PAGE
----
Vietnam has a population approximately 94.6 million people as of 2016 census. It is a fast modernising nation with a 2017 nominal GDP of US$215.8 billion with projections by Goldman Sachs to double by 2025 to US$436 billion. That is a phenomenal growth rate to achieve that target in 7 years. Vietnam’s economy is driven primarily by agriculture and manufacturing. But we are starting to see growth coming in from the technology sector along with the construction sector due to drive to improve transport infrastructure in the country. The population is young with half of them below the age of 30, the income levels are rising across the board. In short, Vietnam is a country with a central government, a young, hardworking population with increasing income levels and increasing openness to foreign direct investment. Not unlike what China was 20 years ago. And therein lies the opportunity for savvy investors. I will focus on the Capital city of Hanoi in this piece.
The real estate industry is certainly fast growing in Hanoi. Many big developers such as Lotte, Capita Land, Gamuda Land and VinHomes have multiple ongoing projects in the Hanoi metropolitan area. The residential segment is growing quite significantly. To note is that of the 22,000 plus apartments completed in the last year to date, more than 21,000 have been sold. That is a staggering take up rate. However, there is a disparity of take ups depending on the project and the total amount of unsold inventory across Hanoi sits around 20% of completed and upcoming stock. However, taking into consideration of a population of 7.6 million people with only 130,000 plus completed new apartments in Hanoi suggests that there is little evidence of an oversupply. It is also a surprising take up rate given that the mortgage rates are at 10-12% with actual rental yields ranging between 5-7%, most Vietnamese folks buy their properties in cash outright.
However, official statistics state the average Hanoian earns about US$300 per month. Compare that with properties at an average per square metre rate of US$1000 per square metre for apartments outside the CBD to as high as US$4000 within the city centre. That brings the Price to Income Ratio to a staggering 30 or so. Which in economics terms signals massive overvaluation in the property market. Or does it?
It is important to take statistics with a pinch of salt. In many developing countries, there is a lack of transparency and availability of reliable data. In this case, the information on individual incomes is not reliable. Statistically, the average Vietnamese earns less than $US500 per month. But what we have found is that many Vietnamese operates side businesses in addition to their day jobs. And many jobs have some form of variable income which is not captured by data. We then found out that many Vietnamese in white collar middle management jobs earn approximately US$2500 - US$3000. This is the market which the savvy investor has to pay attention to.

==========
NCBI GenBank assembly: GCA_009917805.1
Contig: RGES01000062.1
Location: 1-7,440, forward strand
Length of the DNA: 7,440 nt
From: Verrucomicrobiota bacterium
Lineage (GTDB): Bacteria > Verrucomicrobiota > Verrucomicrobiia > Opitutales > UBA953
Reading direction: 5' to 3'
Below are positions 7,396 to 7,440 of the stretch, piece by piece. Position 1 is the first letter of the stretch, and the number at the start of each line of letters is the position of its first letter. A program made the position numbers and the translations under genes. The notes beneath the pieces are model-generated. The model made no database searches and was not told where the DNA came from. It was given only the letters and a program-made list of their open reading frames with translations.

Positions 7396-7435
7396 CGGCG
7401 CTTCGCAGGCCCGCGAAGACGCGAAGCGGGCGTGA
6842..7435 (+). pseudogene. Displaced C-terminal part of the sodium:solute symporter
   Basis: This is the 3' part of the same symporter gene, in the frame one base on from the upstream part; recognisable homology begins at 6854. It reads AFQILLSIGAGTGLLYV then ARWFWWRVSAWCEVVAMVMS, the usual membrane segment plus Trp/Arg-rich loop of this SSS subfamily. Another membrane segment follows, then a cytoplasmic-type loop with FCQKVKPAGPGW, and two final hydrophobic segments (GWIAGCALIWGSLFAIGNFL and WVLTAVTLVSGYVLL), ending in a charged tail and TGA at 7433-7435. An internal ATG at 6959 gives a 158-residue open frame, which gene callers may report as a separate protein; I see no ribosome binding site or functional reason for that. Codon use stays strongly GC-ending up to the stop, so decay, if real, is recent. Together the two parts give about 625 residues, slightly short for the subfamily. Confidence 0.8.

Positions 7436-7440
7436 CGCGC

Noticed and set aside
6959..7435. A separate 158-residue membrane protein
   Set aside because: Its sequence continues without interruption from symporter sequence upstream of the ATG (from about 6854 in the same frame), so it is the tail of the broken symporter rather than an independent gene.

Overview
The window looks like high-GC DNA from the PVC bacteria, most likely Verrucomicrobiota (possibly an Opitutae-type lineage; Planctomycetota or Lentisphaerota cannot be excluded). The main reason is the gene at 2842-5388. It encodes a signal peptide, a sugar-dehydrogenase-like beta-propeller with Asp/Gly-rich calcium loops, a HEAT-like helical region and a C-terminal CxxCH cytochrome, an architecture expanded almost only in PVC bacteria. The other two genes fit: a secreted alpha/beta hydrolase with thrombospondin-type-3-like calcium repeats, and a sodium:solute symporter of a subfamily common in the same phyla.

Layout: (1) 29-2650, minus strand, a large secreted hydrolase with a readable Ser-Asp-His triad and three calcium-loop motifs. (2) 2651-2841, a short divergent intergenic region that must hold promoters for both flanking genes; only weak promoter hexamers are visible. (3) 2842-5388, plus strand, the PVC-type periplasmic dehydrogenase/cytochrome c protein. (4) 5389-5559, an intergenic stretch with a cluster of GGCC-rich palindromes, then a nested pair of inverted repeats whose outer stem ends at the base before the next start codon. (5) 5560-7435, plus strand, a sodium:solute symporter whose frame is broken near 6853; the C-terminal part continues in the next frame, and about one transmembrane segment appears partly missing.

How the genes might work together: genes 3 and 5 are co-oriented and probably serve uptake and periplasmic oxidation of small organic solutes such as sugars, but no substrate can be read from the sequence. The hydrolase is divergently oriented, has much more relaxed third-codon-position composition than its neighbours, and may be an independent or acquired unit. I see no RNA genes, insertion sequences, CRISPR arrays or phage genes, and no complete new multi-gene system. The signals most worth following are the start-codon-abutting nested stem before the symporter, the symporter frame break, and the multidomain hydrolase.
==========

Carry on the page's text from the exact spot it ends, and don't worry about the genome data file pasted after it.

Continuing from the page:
It is important for foreign investors to understand the regulations pertaining to the purchase of residential property. Residential property regulations dictate the following with respect to foreigners:
Also, foreigners are subjected to a 50 years leasehold period on the property they have bought. I know what many of you are thinking right now: “What? 50 years only? Won’t my property valuations depreciate according to the period of the lease?” Not necessarily so. Here is the catch: If a foreigner sells the property back to a Vietnamese, the property reverts to a freehold asset. This means that the leasehold rule is there to ensure that foreigners are not allowed to hold onto the property in perpetuity and to make sure ownership reverts eventually back to a Vietnamese citizen. This is not a bad rule when it comes to protecting the land ownership rights of the locals. The question is whether there is enough local demand to absorb the supply.
Very surprisingly, the Hanoi residential market has shown to be very much fundamentally supported. I viewed various completed projects and all of them have shown to have a very high occupancy level. Times City in the Hai Ba Trung district is a very large development of 20+ blocks of 800 apartments each and the occupancy rate is surprisingly high. (See the above pictures with). Fully parked basement for motorcycles and cars lots is another measure of the occupancy rate of the development.
This was the same situation across a few other developments across some of the other residential estates. Importantly, these still had available quotas for foreigners to purchase. This is indicative that the majority of buyers are Vietnamese (including overseas).
However, those were just the affordable to mid-end segment of the residential property sector. What was not covered earlier was the higher end premium to the luxury sector of the residential market with property prices ranging from US$2500 onwards. What was disconcerting for me was that the number of new projects in this segment far outnumbers the mid-tier segments. the average income of Hanoian is still lower than the folks down in Ho Chi Minh City. Naturally, these are questions I have that are yet to be answered on how the properties in the luxury segment are being taken up so quickly.
Hanoi’s skyline is certainly becoming more impressive by the year. It is certainly indicative of a capital city that is fast undergoing transformation and evolution from developing country status. However, challenges still abound for foreign investors. It is doubly important for foreign investors to address the basic principles of Ownership Security, Manageability and Profitability before making the decision to invest into Vietnam.
Head, Research and Projects
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